#8
  9. Mike Henley

    Alan Browne Guest

    Ah well, http://www.eweek.com/article2/0,1759,1664878,00.asp is some consolation.

    --
    "There is no such thing as inaccuracy in a photograph.
    All photographs are accurate. None of them is the truth."
    -Richard Avedon
    -- rec.photo.equipment.35mm user resource:
    -- http://www.aliasimages.com/rpe35mmur.htm
    -- e-meil: there's no such thing as a FreeLunch.--
     
    Alan Browne, Oct 3, 2004
    #9
  10. Mike Henley

    Sabineellen Guest

    It's a scandal, as far as I'm concerned, for Kodak.

    Kodak will be asking the same Rochester jury that ruled in its favor for the
    damages, and this jury, I'm sure many of whom can't even set the time on a VCR,
    let alone decide on a very technical case like this one, will most likely award
    Kodak, the biggest employer in their area and a company that's been threatening
    to tranfer jobs offshore, as much damages as possible.

    In fact, it totally and absolutely stinks. What's more is that Kodak did not
    "innovate"; they merely purchased those questionable patents from a small
    company and now are seeking to milk them in an audacious moneygrab, asking for
    literally *half* the profits of Sun Microsystems on all its products and
    services (Sun provides java for free). It's as if Sun, one of the most
    respected companies in its industry for its engineering-led technical
    supremacy, is indebted to Kodak, a mediocre business-driven company, for
    everything!

    How outrageous!

    I sure would not want to profit the management that does such things.

    There's a letter that someone wrote and posted, I think i will write a similar
    one and send it to them to let them know how totally disgusted I am by this.

    (his letter) "I am a software developer and amateur photography enthusiast, and
    I have recently learned about Kodak’s patent infringement suit against Sun
    Microsystems. It is a shame that companies with failing business models
    consistently try to earn money through litigation rather than production and
    innovation. I realize that the proliferation of digital photography has caused
    hardship for the Eastman Kodak Company, but the use of this vague and overbroad
    patent against the software industry is unconscionable. As a direct result of
    this litigation, I will never again purchase another Kodak product, and I will
    encourage my family and colleagues to do the same. Malicious litigation is not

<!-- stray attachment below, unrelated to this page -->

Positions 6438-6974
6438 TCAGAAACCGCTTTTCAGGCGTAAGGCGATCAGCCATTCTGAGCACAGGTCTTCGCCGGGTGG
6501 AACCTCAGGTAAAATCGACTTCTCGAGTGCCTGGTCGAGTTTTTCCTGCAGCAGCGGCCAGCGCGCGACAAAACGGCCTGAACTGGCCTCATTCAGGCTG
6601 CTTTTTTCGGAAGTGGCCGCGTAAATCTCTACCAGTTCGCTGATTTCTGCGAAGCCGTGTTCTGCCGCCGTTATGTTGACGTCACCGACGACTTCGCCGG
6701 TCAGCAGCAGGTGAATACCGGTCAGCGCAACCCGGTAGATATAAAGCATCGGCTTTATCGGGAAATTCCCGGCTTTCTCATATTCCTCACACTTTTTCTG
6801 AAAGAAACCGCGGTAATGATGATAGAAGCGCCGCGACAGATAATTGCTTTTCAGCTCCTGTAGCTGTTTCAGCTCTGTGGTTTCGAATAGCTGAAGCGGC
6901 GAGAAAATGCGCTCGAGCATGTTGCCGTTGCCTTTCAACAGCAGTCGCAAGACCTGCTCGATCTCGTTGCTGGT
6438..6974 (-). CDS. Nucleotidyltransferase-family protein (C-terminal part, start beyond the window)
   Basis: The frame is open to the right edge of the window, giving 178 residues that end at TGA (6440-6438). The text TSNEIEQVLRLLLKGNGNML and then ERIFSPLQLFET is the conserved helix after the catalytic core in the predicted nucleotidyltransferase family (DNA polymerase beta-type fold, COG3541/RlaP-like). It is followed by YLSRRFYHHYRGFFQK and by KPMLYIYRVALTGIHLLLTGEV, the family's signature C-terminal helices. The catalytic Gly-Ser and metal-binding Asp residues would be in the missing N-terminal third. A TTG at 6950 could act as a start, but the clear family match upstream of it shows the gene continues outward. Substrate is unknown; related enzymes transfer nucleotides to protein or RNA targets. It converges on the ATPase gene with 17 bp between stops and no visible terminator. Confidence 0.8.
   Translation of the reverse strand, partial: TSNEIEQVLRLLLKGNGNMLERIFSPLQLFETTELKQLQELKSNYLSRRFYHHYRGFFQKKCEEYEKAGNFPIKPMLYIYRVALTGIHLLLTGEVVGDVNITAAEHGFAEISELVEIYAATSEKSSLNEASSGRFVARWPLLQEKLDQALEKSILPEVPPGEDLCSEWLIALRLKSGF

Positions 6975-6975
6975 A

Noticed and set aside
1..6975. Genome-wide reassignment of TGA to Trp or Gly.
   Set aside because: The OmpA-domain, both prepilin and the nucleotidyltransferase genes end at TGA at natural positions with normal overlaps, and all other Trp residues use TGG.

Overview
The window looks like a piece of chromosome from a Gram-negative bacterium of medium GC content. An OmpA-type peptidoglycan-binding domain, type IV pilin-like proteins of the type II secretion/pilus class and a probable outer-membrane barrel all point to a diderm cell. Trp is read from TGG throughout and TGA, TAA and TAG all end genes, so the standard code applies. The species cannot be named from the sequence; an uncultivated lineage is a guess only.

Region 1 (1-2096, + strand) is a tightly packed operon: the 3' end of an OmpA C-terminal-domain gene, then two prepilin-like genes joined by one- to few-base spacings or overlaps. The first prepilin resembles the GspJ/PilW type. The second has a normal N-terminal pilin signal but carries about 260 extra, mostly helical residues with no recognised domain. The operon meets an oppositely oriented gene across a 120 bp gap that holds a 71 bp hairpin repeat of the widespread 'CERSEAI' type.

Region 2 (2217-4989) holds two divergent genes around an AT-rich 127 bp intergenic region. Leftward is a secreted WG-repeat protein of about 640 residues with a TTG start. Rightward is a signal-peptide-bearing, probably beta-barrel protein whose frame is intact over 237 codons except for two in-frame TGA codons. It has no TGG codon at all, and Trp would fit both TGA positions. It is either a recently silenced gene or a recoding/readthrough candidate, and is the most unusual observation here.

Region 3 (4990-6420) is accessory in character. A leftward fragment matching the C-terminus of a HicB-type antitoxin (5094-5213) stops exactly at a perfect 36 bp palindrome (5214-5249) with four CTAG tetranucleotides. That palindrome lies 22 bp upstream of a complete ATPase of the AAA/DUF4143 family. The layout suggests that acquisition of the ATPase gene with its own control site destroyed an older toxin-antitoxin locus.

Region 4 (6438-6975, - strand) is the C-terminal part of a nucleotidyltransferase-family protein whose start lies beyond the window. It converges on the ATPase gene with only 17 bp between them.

an acceptable substitute for honest business.

    Feel free to use/adapt my letter (in the parent post). Here's where to send
    your letter:

    Eastman Kodak Company
    Attn: Corporate Information
    343 State Street
    Rochester, New York 14650
    "
     
    Sabineellen, Oct 3, 2004
    #10
  11. She is certainly not anti-business. She is basically on IBMs side
    in the main lawsuit covered on this site. And I don't see how
    that could be constructed to be "anti-business".

    /ralph
     
    Ralph Aichinger, Oct 3, 2004
    #11
  12. Just shows that Kodak is turning from a manufacturing business
    into a litigation company. I hope Sun wins this one in the
    long run.

    /ralph
     
    Ralph Aichinger, Oct 3, 2004
    #12
  13. Well, the government owns your life, or at least, it is against the law for
    you to commit suicide, which is the same thing........
     
    William Graham, Oct 4, 2004
    #13
  14. Mike Henley

    Sabineellen Guest

    Yes. What is that "business"?

    Both SCO and Kodak recently purchased questionable "intellectual property"
    claims to things they did not make and tried to extract exhorbitant amounts of
    money out of IBM and Sun Microsystems.

    What is that business? Frivolous litigation?

    I'm supposed to believe that Kodak is entitled to half the profits of Sun
    Microsystems? or that SCO, a nobody from Utah with practically no technical
    staff, can charge $700 for every processor that runs linux as if they made
    linux?

    When is some punk going to move into my place, kick me out, expect me pay him
    half my income and then sue my neighbours for God-knows-what in such a
    non-"anti-business" system?
     
    Sabineellen, Oct 4, 2004
    #14
  15. Mike Henley

    Alan Browne Guest


    C'mon, tell us how you feel...



    --
    "There is no such thing as inaccuracy in a photograph.
    All photographs are accurate. None of them is the truth."
    -Richard Avedon
    -- rec.photo.equipment.35mm user resource: